In this study, the amount of plaque was significantly higher in cases compared with control (P = 0.001). The patients had a statistically significant mean GI when compared to that of controls (P < 0.001), this is in accordance with studies conducted by Genco et al.,[25] and Ng and Leung.[26] Our study showed a statistically significant association between periodontal clinical parameters like mean PD and CAL between the case group and the control group, respectively (P < 0.05). This high level of clinical attachment loss and PD may be due to fact that depression enhances the production of pro-inflammatory cytokines, including Interleukin (IL)-6.[12] In a more extensive study, Alesci and colleagues found that IL-6 levels were increased in MDD patients throughout the circadian cycle. There was a 12 h shift in the circadian rhythm of IL-6 plasma levels and its complexity was reduced.[27] Johannsen et al.,[28] compared oral health status, proinflammatory markers, and cortisol in gingival crevicular fluid (GCF) and saliva in patients with stress-related mental depression and controls to investigate the importance of stress for the development of periodontitis. They found that the levels of cortisol and IL-6 in GCF were significantly higher in patients than in controls. Significantly, both depressive symptoms and syndromal depression are associated with heightened plasma IL-6 levels. Overproduction of proinflammatory cytokines may lead to maladaptive immune and endocrine changes subsequently. IL-6 is a potent stimulator of corticotrophin releasing hormone production, a mechanism that leads to heightened HPA activity, including elevated levels of plasma adrenocorticotropic hormone (ACTH), followed by increased cortisol levels:[29] Elevation in ACTH and cortisol can provoke multiple adverse immunological changes.

Our study indicated an adverse effect of MDD on oral hygiene. The depressed patients had significantly higher plaque accumulation (P = 0.001) and gingival inflammation (P < 0.001), this was in agreement with the findings of Johanssen et al.,[30] The depressed patients neglect oral hygiene and professional regular dental care due to reduced motivation and interest.[31] In this study, significant relationship was found between smoking, CAL (P = 0.001), probing pocket depth (P = 0.002), and missing teeth (P < 0.001) This was in accordance to longitudinal study conducted by Jasmin M Albandar et al.,[32] Our study consisted of equal distribution of smokers between MDD patients and controls, and there was no significant difference of Gl and PI between smokers and nonsmokers. Many studies have found that GI is lower in smokers [33],[34] and smoking is more prevalent in depression patients.[35],[36]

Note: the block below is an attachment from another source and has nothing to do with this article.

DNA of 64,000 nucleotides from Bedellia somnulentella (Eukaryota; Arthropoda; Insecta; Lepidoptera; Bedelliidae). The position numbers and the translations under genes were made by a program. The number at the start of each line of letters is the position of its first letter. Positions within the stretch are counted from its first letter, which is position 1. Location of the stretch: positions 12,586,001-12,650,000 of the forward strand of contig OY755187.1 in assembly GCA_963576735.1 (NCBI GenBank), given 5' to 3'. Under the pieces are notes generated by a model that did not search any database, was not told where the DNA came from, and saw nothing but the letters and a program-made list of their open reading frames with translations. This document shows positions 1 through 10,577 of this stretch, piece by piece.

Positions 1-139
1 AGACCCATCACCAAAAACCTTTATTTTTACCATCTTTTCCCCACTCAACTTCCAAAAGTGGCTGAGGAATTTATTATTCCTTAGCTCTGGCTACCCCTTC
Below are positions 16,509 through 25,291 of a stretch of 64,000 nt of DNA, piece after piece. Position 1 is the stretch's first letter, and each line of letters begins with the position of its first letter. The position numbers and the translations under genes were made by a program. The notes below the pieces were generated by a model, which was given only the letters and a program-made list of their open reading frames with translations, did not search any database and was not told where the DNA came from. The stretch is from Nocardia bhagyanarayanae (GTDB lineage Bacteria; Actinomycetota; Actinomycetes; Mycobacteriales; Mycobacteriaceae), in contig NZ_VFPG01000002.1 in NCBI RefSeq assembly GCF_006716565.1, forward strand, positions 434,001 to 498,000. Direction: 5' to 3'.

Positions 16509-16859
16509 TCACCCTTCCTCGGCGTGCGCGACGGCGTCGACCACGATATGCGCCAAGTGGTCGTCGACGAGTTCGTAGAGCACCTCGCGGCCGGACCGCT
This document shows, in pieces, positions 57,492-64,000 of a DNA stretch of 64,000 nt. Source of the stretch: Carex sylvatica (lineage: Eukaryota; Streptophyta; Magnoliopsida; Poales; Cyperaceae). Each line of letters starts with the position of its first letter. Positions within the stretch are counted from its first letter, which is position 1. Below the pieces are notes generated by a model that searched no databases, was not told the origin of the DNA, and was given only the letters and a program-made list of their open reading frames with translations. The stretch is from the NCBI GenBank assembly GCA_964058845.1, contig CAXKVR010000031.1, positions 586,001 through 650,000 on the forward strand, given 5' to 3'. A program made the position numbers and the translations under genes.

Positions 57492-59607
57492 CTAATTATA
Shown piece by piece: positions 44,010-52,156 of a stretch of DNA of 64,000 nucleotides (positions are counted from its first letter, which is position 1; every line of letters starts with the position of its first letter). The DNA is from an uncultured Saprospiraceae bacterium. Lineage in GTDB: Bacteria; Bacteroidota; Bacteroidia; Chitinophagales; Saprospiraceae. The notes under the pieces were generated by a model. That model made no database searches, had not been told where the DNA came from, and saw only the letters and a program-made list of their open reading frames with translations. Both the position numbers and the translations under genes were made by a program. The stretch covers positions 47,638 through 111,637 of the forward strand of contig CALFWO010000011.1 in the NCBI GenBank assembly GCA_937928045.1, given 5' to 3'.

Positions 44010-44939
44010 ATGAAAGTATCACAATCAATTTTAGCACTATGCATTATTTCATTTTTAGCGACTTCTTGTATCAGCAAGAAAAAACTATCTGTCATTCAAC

Discrepancies in results between our study and others may be due to differences in the controlled variables: Depression level, sampling strategies, study design and age range. Various studies used self-report scales as instruments to measure psychological variables. These differences may limit the comparisons between the investigations. Discrepancies in the results found in the literature may also be explained by differences in sample sizes of the studies. We recognize the limitations of the small, homogeneous sample that limited the generalizability, and power to detect some associations.

   Conclusion Top

The results of our study suggest that MDD may influence periodontal disease due to its impact on psychoneuroimmunology, endocrinology and also on human behavior. Hence, it is important to understand patients' physical and psychological state both to help in maintaining a healthy periodontium. Further studies are required to investigate the association of periodontal disease and MDD using structured interviews on groups with operational diagnosis, by means of instruments like DSM-IV. Thus, sources of error can be minimized and the influence of depression on periodontal status can be evaluated with greater precision.

   Acknowledgement Top

The authors would like to thank faculties of the Department of Psychiatry, Navodaya Medical College and Hospital, Raichur for their cooperation and help in providing subjects during the course of the study.

   References Top

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  [Table 1], [Table 2], [Table 3], [Table 4]